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A Volatility Bull Market Spells Opportunity Using These Options Strategies

Elevated volatility for all of 2022 has made these resilient, non-directional options strategies even more profitable for investors.

Volatility Index VIX

Most investors are too busy fretting over the performance of their portfolios in 2022 to bother looking at potential investment opportunities, even though we’re in the midst of a volatility bull market.

We know, through all of the extreme negative sentiment seen across the board, that investors are wary of and in some cases fleeing the market.

The word “volatility” is being used among the financial talking heads in practically every conversation about the market. But those conversations are no longer limited to just the investment industry. Volatility has now become part of the lexicon among individual investors as well. In fact, when all is said and done, there is a good chance 2022 will go down as the year of volatility as roughly 25% of all trading days have seen a gain or loss of over 2%. And that means a volatility bull market.

How, as investors, can we take advantage of all this volatility? And how long will volatility last?


It could be argued that even with a market that has seen lower prices for almost ten straight months, we could be in the early stages of a bull market in volatility. In baseball terms, we are in possibly the third to fourth inning. Since the pandemic hit the market back in early 2020, volatility has been significantly higher than the previous nine to 10 years, which marked one of the most complacent periods in market history, mostly due to bouts of quantitative easing and other forms of Fed relief.

Times have changed. But there’s a way to profit from the change…

A Volatility Bull Market Spells Opportunity

Volatility directly impacts options premium. As volatility increases, options premium increases, and vice versa. Simply stated, the price of options is currently inflated and has been for months.

The reason for the increase is simple: More and more investors, large and small, are buying protection, mostly through the use of puts. And with the increase in demand comes the increase in options prices.

As someone who predominantly uses options selling strategies, there is no better time to invest by using those same strategies, than right now.

Because the best way to take advantage of the inflated premium is to sell premium using a variety of options selling strategies.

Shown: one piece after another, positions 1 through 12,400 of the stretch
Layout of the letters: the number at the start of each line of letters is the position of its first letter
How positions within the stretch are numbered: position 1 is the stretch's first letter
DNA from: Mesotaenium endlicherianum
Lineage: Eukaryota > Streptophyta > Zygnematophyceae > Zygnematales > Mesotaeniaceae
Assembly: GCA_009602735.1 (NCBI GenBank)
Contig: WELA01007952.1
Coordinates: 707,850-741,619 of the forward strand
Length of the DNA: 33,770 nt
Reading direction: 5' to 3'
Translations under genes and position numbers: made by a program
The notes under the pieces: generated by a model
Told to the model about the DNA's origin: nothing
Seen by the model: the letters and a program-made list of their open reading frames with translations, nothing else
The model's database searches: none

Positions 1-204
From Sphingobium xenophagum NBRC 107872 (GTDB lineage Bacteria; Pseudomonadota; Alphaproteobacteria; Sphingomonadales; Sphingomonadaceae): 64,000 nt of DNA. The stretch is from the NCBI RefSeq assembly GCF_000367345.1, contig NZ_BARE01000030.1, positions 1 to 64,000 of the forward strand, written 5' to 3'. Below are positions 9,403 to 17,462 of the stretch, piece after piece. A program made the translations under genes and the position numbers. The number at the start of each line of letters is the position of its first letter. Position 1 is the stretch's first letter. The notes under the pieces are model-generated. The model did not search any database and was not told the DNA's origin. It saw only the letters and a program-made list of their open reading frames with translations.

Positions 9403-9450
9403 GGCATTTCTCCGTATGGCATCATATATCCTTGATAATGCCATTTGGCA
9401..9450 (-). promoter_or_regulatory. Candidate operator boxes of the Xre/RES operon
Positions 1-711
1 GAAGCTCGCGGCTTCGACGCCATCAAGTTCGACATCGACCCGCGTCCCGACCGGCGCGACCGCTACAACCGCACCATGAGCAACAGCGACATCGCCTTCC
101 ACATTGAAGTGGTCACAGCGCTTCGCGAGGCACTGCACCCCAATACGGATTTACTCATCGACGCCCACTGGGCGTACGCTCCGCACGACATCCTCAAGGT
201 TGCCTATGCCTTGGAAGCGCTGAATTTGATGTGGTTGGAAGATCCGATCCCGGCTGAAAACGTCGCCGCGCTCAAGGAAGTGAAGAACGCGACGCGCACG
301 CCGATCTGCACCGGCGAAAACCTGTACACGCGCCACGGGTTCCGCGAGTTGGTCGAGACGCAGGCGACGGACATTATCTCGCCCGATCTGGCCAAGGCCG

I’m always puzzled why so many investors move to cash when the market turns sour, especially when there are risk-defined strategies to take advantage of a volatile and challenging market.

I mean, I get it. But oftentimes there are far better alternatives, especially if you know how to properly incorporate options strategies. And if not, well, it behooves us as self-directed investors to learn as much as we can about how to make money in all market environments, not just bullish ones. And that’s the beauty of options strategies—they allow us to make money regardless of the overall market trend. It’s all in the approach.

But again, a couple of questions come to mind: How can we take advantage of the inflated options pricing and what is an appropriate strategy to do so?

Well, there are numerous, risk-defined options strategies, all with weird names of course. Bull put spreads, iron condors and the strategy I want to discuss today, bear call spreads.

A bear call spread, otherwise known as a short call vertical spread, is one of my favorite risk-defined options strategies.

As the name of the strategy implies, a bear call spread is, well, a bearish-leaning strategy.

But it is important to note that the strategy doesn’t require the security to move lower to make money. Unlike the binary nature of stock strategies, a stock can either go up or down, with a bear call spread and you still have the opportunity to make money in either case.

A high-probability approach to the strategy gives you a built-in margin of error just in case the stock moves against you. And in this highly volatile environment, that margin of error is significantly greater than during a so-called “normal” market environment.

So again, with a bear call spread, you not only have the ability to make a return when a security moves lower, but you can also make money if the stock stays flat or even if the stock pushes slightly higher.